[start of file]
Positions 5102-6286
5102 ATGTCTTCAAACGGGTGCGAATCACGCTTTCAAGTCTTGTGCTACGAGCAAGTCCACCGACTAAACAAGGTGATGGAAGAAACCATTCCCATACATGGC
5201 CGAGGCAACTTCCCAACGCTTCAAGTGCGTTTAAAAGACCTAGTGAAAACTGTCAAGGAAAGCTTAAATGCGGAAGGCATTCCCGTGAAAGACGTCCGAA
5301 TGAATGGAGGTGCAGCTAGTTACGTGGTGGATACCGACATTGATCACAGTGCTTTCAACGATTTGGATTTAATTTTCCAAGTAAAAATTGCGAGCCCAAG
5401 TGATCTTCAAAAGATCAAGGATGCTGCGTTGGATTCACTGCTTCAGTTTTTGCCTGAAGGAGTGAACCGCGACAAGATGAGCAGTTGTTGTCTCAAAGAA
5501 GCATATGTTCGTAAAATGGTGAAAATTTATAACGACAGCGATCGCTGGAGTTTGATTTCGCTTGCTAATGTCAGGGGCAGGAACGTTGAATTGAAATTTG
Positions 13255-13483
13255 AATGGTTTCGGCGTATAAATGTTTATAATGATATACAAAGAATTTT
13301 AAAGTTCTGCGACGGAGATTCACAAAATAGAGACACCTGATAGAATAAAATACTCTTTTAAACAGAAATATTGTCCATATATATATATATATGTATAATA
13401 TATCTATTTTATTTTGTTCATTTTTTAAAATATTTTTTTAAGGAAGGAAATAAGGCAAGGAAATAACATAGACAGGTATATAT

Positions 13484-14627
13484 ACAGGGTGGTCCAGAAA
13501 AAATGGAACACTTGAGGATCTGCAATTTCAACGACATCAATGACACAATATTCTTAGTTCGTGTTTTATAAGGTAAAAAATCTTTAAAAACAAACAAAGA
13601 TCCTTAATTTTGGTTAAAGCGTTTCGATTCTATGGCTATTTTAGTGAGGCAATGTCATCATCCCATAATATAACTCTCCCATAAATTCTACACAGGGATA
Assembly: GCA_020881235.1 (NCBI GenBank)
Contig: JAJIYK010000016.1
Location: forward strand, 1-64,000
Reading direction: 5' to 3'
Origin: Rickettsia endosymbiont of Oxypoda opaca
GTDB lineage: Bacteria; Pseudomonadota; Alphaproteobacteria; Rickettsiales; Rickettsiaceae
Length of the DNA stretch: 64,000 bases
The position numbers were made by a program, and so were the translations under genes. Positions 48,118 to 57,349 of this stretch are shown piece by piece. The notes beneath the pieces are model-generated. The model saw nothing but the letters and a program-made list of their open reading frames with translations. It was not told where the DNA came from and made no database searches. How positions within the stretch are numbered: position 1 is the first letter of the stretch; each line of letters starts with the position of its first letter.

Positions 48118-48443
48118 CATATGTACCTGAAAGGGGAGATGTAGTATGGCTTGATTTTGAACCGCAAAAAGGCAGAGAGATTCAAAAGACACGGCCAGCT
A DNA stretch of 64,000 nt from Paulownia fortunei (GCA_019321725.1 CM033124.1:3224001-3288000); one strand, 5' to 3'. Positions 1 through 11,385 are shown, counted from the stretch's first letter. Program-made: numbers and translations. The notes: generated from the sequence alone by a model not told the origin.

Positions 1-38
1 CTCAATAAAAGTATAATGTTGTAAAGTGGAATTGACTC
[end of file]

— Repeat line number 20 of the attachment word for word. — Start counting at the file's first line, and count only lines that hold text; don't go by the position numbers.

GTDB lineage: Bacteria; Pseudomonadota; Alphaproteobacteria; Rickettsiales; Rickettsiaceae